Saturday, February 25, 2012

Keeping the Town Livestock – William Patten

B. in England
M. in England
Wife: Mary
D. 10 Dec 1668 in Cambridge, Massachusetts
Emigrated: Before March 1635

William Patten was born in England in the early 17th century and migrated to America with his family, but there are no details on his origins. He married a woman named Mary presumably in England, and they had a family of six children, with the youngest born Cambridge, Massachusetts in 1643.

William first turned up in the Cambridge town records on March 13, 1635, when the townsmen voted he should keep a hundred cattle belonging to the inhabitants of the town. He was hired to do this for seven months with a payment of £20, half to be paid in money and the other half in grain. In 1638, he had another agreement to keep the town cows, and in 1646, he was fined for letting one hog roam free. On two or three occasions he was appointed as a "surveyor of fences," and also as "surveyor of highways."

In 1642, William was enrolled as a member of the Ancient and Honorable Artillery Company of Boston. He lived on what is now Massachusetts Avenue, opposite the Common. The proprietors' records show that he had "one house and garden about halfe an Acre upon the Cow Common," and "in the New Lotts next to Manaotmie two Acres of planteing grounde." In 1647, forty-seven lots on the west side of Menotomy River were granted to several inhabitants of the town. In this distribution William had "three acre more or lesse."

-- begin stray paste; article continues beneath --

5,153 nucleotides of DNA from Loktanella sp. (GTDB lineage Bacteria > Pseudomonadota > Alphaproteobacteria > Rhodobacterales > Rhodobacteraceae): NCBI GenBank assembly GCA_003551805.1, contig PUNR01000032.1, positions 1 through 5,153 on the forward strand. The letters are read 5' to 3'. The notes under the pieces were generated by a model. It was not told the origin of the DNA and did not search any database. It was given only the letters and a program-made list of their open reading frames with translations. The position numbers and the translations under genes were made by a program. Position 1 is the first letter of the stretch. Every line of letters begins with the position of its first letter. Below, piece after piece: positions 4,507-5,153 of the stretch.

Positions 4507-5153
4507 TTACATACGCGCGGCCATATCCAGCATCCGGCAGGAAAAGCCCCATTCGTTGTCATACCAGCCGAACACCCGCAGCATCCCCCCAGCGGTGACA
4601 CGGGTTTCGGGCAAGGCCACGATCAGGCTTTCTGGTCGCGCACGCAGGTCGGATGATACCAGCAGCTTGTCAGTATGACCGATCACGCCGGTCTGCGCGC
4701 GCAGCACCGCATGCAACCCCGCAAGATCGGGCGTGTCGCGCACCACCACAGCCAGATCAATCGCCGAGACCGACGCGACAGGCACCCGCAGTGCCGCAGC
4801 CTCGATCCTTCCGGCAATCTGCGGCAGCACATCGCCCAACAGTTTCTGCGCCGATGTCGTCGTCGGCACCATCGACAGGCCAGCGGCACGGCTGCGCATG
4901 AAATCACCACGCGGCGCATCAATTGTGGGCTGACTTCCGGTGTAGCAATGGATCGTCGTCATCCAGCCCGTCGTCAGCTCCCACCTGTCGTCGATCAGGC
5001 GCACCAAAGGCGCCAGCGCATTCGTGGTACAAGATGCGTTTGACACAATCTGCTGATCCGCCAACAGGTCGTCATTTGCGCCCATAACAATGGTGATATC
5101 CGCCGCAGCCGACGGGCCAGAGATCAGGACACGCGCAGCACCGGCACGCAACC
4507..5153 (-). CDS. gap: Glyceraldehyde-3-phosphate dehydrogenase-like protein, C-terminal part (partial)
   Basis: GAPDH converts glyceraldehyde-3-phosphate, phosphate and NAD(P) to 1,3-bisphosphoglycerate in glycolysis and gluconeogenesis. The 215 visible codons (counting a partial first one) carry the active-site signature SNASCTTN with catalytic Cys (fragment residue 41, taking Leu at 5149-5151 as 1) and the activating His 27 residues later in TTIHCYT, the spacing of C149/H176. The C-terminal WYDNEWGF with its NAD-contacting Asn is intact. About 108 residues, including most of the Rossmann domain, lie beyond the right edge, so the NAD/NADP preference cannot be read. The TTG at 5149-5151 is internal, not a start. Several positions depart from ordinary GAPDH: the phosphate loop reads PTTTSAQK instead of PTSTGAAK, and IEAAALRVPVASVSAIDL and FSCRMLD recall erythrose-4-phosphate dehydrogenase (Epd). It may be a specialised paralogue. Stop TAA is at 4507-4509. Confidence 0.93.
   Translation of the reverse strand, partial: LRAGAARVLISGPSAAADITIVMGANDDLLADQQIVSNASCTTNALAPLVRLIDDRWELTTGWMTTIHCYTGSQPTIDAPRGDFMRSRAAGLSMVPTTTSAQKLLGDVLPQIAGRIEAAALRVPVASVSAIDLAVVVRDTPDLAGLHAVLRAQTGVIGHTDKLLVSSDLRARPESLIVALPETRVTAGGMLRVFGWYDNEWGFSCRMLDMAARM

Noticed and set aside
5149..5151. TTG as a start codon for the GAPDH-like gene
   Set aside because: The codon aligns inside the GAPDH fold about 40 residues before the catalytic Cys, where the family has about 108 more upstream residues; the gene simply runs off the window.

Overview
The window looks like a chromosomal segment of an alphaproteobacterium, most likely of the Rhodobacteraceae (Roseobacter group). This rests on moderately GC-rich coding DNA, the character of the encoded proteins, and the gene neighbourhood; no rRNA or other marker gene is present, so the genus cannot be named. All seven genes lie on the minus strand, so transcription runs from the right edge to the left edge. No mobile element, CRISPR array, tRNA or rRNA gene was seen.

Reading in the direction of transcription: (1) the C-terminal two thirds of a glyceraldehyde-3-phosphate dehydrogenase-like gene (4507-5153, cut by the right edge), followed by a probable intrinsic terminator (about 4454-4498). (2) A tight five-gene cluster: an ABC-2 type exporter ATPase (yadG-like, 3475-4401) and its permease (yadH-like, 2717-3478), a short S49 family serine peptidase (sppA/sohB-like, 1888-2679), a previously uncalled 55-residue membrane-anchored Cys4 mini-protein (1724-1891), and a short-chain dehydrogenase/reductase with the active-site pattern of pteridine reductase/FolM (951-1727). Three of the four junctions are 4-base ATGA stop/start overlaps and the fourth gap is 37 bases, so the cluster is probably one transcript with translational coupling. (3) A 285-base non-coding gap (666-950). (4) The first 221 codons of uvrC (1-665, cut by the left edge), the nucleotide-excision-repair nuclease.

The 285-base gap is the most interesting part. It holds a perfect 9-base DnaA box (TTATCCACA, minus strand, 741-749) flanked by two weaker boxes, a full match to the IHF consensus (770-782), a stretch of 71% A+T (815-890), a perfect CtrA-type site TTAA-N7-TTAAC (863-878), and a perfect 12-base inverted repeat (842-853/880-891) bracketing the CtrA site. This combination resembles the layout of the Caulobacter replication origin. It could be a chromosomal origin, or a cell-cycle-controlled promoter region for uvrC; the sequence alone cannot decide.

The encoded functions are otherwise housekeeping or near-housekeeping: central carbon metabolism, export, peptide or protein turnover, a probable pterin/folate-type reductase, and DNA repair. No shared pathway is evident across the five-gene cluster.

On June 9, 1652, an agreement was made regarding the town of Shawshin (later called Billerica). In this William Patten was assigned eighty acres. It isn't known if he if he ever lived there, because he died in Cambridge. In 1655, "The Great Deed from Cambridge Proprietors to the Billerica Proprietors," making Shawshine or Billerica an independent town, was executed and William was one of the signers.

Between 1660 and 1668, William was granted liberty on several occasions to take lumber from the common to "repair fencez," "for a cart," "for a cow house," "to build a lean-to and an end to his farm," and to "repayre his old house at towne." He didn't always ask permission — in 1662, he was fined 20 shillings for cutting down trees on the common against town orders.

William Patten died December 10, 1668. He left no will, but on April 2, 1669, his widow filed an inventory worth almost £200.

Children:
1. Mary Patten – B. England; M. John Griggs, 11 Nov 1652, Roxbury, Massachusetts

2. William Patten – B. England; D. 22 Mar 1646, Cambridge, Massachusetts

3. Thomas Patten – B. Oct 1636, Cambridge, Massachusetts; D. 14 Jan 1690, Billerica, Massachusetts; M. (1) Rebecca Paine (?-1680), 1 Apr 1662, Billerica, Massachusetts; (2) Sarah Kendall (1653-1734), 20 May 1686, Billerica, Massachusetts

4. Sarah Patten – B. 27 Jan 1638, Cambridge, Massachusetts; M. Amos Woodward

5. Nathaniel Patten – B. 1639, Cambridge, Massachusetts; D. Jan 1640, Cambridge, Massachusetts

6. Nathaniel Patten – B. 29 Jul 1643, Cambridge, Massachusetts; D. 12 Jun 1725, Cambridge, Massachusetts; M. (1) Rebecca Adams (?-1677), 24 Nov 1669; (2) Sarah Cooper, 8 Oct 1678; (3) Sarah Hancock (1667-?), 15 Oct 1711

Sources:
Genealogical and personal memoirs relating to the families of Massachusetts, William Richard Cutter and William Frederick Adams, 1910

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